Sandy Masia
Wesley Young is really articulate, his sharp use of words allows him to capture vividly all the things he discusses. He is a keen observer of people, societies, interpersonal dynamics, behavior and trends. He has an uncanny ability - in his use of diction, tone and syntax - to make what he implies speak more powerfully than what he actually writes, there is power in that.
On a couple of essays he offers powerful insights of what it's like to be an Asian-American in the US, I personally have alwa
...more
Jack Caulfield
Dec 21, 2018 rated it it was amazing
An excellent essay collection that seems to take modern loneliness, anxieties and resentments—and the ways in which these can be exploited, politicised and marketed—as its central theme. Yang writes about race, gender, politics, culture, and about various public figures from Aaron Swartz to Francis Fukuyama. He is willing to delve into uncomfortable territory without flinching and always with searing honesty. His prose is measured and beautiful. Strongly recommended.
Jw513
Dec 07, 2018 rated it really liked it
Yang is an incredibly gifted prose writer. The major downside of this book, if you're someone who enjoys reading his essays in general, is that there doesn't seem to be anything new here. It's just a selection of some of his particularly strong essays over the years. (And they are very strong.) But I felt a little disappointed that there wasn't any new material (as far as I could tell).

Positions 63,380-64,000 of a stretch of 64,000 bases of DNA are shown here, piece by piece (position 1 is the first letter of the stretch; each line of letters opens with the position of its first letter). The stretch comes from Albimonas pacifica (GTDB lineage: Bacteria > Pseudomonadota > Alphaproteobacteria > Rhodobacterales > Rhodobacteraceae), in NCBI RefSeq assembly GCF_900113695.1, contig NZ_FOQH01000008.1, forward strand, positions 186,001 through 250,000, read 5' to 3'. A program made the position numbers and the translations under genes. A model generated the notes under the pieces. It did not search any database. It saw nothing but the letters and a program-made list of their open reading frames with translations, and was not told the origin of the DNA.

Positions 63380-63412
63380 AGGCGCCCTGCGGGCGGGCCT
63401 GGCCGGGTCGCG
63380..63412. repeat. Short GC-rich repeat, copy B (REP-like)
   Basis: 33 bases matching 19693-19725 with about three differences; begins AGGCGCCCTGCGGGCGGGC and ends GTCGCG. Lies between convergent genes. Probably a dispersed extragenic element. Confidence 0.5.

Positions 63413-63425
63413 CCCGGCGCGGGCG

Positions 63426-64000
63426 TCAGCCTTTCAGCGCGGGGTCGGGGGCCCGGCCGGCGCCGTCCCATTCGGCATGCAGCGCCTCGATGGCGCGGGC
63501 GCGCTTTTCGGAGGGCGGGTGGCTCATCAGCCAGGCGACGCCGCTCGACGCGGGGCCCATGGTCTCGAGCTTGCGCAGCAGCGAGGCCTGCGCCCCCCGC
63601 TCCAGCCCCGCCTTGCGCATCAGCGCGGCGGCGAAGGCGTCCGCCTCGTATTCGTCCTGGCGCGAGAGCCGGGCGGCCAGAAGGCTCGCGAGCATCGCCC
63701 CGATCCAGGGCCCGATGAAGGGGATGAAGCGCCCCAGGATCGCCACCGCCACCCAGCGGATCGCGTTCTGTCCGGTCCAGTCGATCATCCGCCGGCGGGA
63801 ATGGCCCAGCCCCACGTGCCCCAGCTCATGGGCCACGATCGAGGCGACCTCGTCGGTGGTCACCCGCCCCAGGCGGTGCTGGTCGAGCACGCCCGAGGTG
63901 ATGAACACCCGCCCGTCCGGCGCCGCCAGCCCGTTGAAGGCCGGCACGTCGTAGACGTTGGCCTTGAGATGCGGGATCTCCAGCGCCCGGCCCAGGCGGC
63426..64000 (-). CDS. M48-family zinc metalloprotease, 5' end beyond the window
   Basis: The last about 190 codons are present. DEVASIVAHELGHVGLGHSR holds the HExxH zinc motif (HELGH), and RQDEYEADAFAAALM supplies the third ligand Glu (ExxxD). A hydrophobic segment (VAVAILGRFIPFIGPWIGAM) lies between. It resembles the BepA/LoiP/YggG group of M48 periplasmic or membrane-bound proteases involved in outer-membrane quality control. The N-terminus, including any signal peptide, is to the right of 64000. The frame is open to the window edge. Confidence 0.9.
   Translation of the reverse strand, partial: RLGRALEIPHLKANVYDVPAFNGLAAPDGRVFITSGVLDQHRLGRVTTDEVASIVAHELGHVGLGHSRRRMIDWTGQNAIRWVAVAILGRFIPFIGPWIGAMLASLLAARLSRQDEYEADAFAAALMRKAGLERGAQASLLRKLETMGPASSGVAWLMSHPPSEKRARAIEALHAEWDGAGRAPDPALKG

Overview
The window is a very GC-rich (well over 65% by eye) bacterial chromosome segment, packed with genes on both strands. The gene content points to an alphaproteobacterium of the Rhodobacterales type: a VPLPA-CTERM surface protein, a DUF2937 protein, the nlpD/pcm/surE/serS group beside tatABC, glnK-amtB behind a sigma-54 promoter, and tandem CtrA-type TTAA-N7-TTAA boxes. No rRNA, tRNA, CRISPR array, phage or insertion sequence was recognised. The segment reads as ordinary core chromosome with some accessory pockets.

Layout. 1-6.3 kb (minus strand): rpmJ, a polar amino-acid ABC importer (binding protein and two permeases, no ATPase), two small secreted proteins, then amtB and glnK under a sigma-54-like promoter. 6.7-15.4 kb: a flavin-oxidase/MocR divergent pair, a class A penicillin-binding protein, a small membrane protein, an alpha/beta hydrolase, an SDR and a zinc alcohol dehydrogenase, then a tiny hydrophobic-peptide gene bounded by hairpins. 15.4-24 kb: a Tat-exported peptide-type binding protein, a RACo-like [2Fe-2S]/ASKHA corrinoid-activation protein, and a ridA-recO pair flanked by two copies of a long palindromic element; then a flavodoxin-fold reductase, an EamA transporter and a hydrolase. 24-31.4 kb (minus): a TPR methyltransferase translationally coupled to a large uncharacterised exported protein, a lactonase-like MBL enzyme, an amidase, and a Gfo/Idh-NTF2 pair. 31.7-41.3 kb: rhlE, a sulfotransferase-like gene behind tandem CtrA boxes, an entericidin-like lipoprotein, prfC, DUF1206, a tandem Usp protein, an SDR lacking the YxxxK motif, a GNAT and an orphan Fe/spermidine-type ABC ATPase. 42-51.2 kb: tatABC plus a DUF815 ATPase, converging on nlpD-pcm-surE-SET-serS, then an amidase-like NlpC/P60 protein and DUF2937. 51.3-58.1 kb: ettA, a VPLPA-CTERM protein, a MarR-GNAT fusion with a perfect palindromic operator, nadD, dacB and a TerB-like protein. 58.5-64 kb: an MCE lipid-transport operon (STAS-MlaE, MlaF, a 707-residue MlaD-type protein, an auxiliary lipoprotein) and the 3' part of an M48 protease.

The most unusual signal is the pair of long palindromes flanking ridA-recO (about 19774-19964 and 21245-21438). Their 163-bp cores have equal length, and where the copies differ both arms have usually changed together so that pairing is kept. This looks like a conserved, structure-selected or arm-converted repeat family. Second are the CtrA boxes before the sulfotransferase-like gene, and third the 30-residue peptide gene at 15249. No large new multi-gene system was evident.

Jonathan Hiskes
Jan 06, 2019 rated it liked it
Lively, diverse, agile-minded essays and profiles that run from Seung-Hui Cho, the Virginia Tech shooter, to historian Tony Judt to the pioneers of the online "seduction community." The best pieces explore the experience of being Asian American and merge reporting with reflection from Yang's own life. I wanted more of this.
Kathy
Jan 20, 2019 rated it liked it
I’m not aware of another collection of essays that is written from the point of view of an Asian male in America. But I wish more of the essays had been about the Asian-American experience, like the excellent first and last essays. Read this book for these two pieces. The title of the collection, a nod to Du Bois’s “Souls of Black Folk,” is a bit misleading here.
Renee
Jan 13, 2019 rated it liked it
The parts about Asian Americans is more interesting than the parts that aren’t.